Trade, foreign policy, diplomacy and health

6. Public Health Infrastructure and Knowledge

John Powles, Flavio Comim

Dissemination of knowledge

  • Producing knowledge is no use unless it is used, and thus disseminated
  • Two key elements:
    • Extent to which knowledge is usable or embodied
    • Levels of schooling of local populations

Yet, it is not just the provision of knowledge that is of importance: perhaps even more so is its transmission. There are two primary elements determining the degree to which transmission of knowledge is achieved.

  • Knowledge must be usable or embodied. Knowledge can be usable when it consists of advice or general information to the population that is easily communicable (e.g. knowledge of how to treat common illnesses), or can be embodied when it consists of knowledge incorporated in routines, codified operations and techniques that are needed for the implementation of public health infrastructures (e.g. knowledge of how to attain high coverage in a vaccination programme). Knowledge embodied in public health infrastructure can be more or less adaptable to local conditions, can take more or less advantage of new information technology and reduced costs of communication, and can be more or less trusted.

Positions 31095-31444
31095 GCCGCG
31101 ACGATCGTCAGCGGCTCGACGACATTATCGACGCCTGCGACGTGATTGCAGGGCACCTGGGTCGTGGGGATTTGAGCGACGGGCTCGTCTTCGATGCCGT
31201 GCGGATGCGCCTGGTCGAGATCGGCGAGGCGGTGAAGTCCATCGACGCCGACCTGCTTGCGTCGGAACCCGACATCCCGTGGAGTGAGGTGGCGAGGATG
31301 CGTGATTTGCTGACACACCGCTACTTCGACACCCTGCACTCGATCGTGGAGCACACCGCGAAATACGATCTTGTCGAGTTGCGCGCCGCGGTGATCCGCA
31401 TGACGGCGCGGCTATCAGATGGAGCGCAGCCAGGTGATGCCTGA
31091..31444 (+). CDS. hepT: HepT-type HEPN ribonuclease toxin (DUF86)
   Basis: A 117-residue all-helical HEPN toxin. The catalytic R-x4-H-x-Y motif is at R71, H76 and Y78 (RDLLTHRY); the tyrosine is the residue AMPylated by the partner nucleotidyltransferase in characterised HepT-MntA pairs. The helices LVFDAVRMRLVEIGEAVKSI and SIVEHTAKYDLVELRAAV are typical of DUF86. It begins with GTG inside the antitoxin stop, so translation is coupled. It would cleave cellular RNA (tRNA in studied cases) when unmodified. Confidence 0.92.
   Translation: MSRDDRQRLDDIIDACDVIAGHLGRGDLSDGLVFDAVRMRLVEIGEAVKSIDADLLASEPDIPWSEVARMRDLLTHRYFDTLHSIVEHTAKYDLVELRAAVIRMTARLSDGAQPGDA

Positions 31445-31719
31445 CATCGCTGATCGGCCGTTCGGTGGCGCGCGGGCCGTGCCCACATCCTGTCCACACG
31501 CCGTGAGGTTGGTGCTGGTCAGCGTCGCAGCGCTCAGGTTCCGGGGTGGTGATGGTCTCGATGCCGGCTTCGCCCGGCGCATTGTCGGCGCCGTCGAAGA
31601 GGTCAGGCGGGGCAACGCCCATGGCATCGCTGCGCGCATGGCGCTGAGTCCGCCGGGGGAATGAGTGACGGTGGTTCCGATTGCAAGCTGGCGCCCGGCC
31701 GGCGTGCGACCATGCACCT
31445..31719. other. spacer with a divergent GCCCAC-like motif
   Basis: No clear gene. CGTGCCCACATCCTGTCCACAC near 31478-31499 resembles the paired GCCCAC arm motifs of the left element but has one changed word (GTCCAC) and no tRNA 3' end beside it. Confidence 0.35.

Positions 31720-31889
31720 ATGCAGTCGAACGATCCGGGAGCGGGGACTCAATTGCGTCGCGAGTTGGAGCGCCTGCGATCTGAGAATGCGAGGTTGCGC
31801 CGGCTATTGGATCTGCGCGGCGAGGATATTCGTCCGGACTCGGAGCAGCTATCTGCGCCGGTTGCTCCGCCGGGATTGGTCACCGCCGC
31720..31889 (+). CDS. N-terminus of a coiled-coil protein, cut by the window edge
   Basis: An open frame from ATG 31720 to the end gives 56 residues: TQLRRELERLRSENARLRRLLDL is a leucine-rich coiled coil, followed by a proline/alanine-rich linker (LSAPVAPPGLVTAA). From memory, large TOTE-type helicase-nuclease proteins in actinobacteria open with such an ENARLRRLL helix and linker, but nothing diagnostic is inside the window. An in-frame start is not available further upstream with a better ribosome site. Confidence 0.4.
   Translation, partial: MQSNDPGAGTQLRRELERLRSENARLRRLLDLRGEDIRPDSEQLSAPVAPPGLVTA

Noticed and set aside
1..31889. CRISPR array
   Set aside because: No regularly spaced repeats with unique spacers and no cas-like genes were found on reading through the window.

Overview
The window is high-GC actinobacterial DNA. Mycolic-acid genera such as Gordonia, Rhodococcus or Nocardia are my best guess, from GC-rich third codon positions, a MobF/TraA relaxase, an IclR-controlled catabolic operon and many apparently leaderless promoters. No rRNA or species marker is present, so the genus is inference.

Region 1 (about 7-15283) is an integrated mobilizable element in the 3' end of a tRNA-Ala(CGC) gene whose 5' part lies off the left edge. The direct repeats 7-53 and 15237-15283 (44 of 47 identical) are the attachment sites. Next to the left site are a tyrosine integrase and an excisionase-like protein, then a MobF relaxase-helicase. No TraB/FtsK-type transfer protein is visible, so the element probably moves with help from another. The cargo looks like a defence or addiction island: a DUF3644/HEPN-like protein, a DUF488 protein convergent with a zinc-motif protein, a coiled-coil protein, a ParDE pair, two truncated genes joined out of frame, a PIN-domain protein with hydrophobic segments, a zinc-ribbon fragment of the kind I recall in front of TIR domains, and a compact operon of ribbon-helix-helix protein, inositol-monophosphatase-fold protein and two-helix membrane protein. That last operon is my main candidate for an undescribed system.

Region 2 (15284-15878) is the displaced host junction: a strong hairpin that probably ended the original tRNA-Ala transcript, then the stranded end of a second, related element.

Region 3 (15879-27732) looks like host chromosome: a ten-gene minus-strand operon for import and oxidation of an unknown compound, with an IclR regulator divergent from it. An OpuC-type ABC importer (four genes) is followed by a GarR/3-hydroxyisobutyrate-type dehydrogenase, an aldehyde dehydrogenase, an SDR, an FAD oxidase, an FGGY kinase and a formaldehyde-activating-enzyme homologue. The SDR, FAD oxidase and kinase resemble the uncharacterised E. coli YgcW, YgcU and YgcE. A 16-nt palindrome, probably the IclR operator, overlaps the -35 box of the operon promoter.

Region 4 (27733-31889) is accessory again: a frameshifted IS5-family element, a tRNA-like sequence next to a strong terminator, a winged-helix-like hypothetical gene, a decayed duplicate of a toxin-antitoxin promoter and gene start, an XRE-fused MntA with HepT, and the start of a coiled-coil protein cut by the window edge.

• Dissemination of knowledge depends also on the levels of schooling of local populations. New knowledge may be blocked by traditional practices so that people do not become aware, for example, of the potential benefits of antibacterial drugs and vaccines. The observation that parental, especially maternal, schooling predicts child survival in many low income populations points to the importance of the household as a locus of 'medical practice': that is, a place where the application of modern knowledge about disease can save lives.